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Saturday, June 22, 2024

Plan’s progress vexes students

After more than three years, progress has been made with Plan 2008, said Oversight Committee Co-Chair Deborah Brandt.  




'Things are moving,' Brandt said. 




But if things are moving, many students on campus have not noticed. And while most will agree that the plan is optimistic, some feel that in order to achieve results in the remaining seven years of the 10-year plan, more pressure needs to be applied to those with power. 




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'Right now, students of color are the main network for [Plan 2008] accountability, and by sheer numbers, we're not enough.' said Patricia Kim, a member of Generation 2008, the student-organized group in charge of acquainting students with the plan.  




This Saturday, multiple student groups including Generation 2008 and the Associated Students of Madison Diversity Committee will host the first Plan 2008 Student Campus Forum in an attempt to involve a greater number of students in the process of implementing the system-wide diversity initiative. Beginning at 11:30 a.m. at the Pyle Center, registered students will discuss the goals of the plan, watch relevant films and attend workshops. 




Adopted in May 1998, Plan 2008 consists of seven goals for improving diversity: Diversify the student body, implement pre-college programs, improve retention, increase financial aid, diversify staff, diversify curriculums and increase accountability. Many believe, however, that without first achieving the seventh goal, increased accountability, the implementation of the other six are impossible. 




By design, Plan 2008 allows individual schools and departments leeway in deciding if and how the specific goals apply to them. The rationale is that changes feasible here on a large four-year campus located in a moderately sized city, for example, may not be at a two-year program at a system school in a smaller town. Even within specific schools, the goals of each department probably differ.  




At UW-Madison, decisions on compliance are made with the help of the Plan 2008 Oversight Committee and its five subcommittees. The UW System Board of Regents reviews progress annually, most recently on Oct. 4. At last week's review, there was general satisfaction among the regents that progress is occurring. 




However, what specific progress has been made, and where, is still unknown by student leaders, and knowledge of the plan among all students is estimated at less than 1 percent. 




Additionally, there is a growing concern on campus that many of the plan's more straightforward goals, such as increasing the recruitment and retention of students of color and attracting a more diverse faculty, are not in the foreseeable future.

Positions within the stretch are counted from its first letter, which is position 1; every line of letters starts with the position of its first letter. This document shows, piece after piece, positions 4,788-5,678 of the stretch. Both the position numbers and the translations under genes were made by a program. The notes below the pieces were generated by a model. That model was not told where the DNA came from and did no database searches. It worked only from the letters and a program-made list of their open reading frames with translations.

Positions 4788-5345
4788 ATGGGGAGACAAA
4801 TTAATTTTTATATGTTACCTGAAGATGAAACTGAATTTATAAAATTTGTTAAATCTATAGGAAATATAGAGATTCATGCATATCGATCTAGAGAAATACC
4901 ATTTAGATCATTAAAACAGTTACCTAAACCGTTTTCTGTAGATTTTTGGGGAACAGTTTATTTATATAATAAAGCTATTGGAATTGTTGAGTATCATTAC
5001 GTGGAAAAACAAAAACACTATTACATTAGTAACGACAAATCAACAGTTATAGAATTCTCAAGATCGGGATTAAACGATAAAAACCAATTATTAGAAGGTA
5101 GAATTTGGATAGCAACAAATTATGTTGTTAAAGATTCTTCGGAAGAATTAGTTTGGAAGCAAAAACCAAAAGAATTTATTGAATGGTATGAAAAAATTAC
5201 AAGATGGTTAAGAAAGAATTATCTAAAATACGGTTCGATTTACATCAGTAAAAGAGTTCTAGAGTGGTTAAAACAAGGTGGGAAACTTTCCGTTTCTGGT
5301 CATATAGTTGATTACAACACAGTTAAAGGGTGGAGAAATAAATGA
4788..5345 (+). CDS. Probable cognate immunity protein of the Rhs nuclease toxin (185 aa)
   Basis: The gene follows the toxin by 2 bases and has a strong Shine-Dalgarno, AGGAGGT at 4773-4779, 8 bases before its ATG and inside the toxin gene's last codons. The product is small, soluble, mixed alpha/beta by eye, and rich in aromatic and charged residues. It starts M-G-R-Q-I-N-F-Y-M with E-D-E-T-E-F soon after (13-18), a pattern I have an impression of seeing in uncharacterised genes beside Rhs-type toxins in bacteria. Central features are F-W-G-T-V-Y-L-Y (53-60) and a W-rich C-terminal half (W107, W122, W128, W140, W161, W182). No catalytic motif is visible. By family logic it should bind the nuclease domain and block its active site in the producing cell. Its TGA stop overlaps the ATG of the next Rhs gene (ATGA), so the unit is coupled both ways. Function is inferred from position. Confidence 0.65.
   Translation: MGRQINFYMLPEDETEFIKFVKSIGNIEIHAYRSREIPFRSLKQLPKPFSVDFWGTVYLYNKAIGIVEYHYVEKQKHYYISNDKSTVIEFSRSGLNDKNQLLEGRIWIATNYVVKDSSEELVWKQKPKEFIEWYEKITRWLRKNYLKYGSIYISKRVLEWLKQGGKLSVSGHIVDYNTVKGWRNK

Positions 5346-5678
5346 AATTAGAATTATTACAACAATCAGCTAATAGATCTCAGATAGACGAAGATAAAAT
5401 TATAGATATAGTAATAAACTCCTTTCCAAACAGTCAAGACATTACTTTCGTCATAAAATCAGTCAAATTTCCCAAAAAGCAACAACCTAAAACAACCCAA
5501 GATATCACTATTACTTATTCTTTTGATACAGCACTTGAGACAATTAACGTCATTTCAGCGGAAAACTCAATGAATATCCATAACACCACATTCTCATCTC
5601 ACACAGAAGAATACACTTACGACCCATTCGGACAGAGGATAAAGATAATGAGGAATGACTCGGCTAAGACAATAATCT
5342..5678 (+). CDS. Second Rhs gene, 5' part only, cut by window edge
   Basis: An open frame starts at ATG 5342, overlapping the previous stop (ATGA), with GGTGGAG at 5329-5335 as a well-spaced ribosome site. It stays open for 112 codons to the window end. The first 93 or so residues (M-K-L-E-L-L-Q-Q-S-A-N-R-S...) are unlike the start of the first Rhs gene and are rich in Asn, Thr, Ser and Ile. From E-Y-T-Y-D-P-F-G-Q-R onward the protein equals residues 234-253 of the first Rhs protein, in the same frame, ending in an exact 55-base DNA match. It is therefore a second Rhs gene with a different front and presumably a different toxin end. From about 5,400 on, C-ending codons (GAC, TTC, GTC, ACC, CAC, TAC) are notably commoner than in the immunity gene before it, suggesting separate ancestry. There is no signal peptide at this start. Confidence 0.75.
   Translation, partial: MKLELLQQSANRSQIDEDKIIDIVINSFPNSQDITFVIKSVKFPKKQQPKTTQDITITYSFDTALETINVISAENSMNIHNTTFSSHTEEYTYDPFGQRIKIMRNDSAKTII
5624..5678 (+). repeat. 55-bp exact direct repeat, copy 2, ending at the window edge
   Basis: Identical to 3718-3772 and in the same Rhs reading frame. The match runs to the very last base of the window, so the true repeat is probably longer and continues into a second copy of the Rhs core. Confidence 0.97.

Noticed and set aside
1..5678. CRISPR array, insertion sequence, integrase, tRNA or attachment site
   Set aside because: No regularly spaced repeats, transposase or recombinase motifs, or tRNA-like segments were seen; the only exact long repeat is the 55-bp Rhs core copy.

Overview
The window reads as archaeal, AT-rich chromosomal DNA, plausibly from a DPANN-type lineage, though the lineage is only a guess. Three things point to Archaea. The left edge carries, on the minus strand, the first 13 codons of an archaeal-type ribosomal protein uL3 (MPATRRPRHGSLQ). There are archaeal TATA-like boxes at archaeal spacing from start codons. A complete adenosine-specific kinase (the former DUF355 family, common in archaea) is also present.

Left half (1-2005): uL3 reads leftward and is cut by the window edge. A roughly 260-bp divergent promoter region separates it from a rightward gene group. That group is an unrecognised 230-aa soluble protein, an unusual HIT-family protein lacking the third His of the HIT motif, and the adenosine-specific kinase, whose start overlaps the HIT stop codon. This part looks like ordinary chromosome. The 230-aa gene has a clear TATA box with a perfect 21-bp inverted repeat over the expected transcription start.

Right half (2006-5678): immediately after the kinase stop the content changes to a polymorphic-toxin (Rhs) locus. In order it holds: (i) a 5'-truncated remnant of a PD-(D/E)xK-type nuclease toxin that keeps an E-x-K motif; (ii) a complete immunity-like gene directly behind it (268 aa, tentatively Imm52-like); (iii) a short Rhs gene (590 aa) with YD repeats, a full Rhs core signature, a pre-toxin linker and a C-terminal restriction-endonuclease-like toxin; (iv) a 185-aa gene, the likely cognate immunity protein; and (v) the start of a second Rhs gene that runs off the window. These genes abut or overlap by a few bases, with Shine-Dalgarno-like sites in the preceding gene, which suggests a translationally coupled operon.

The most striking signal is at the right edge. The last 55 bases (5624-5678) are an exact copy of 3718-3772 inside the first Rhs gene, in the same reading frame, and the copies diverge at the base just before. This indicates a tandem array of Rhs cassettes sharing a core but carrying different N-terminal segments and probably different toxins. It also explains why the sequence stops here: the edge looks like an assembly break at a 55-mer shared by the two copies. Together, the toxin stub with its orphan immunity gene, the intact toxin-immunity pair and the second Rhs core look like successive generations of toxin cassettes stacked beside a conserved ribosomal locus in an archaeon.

Jennifer Epps, co-chair of ASM's Diversity Committee, said she is frustrated with this apparent lack of progress. 




'I haven't seen any specific results,' she said. 'Enrollment of students of color actually went down from last year. Goals like increasing recruitment and retention [of students of color] can't even begin to happen until the university takes responsibility for implementing Plan 2008.' 




The burden of accountability now seems to be landing on students. 




'We don't have anything within this plan to measure how or if we've improved,' said Andrea Wise, a member of Generation 2008 and an organizer for Saturday's forum. 'Students need to know the plans and goals of their school and college, and make sure they're implemented.'  




To do this, student organizers are trying to educate a broader range of students, stressing the theme of active campus participation. 




Activities at the forum are intended to spur thought and raise questions about the connection between campus diversity and higher education. After watching a choice of films, participants will attend two workshops. The first workshop is called 'Moving from Shame, Guilt, Ignorance and Apathy to Action.' Organizers said after the films, which may make some students feel uncomfortable, they want to provide an atmosphere where people would feel comfortable expressing themselves. The second workshop will be titled 'What's Really Going On? The Students' Perspective.' 




Finally, organizers will lead a letter-writing campaign to Chancellor John Wiley outlining three no-cost suggestions to increase diversity. 




Kim said she hopes the activities of the forum will act as a stepping stone, encouraging students to begin acting independently to push Plan 2008 along. 




Brandt agrees. 




'The more students are aware and organize around goals, the more chance of fuller and more rapid initiation [of Plan 2008].' 




Organizers of the forum said they have hope. 




'The fact that there are students and organizations that care deeply about diversity issues shows a lot,' Wise said, 'but their participation can't end with this forum.'

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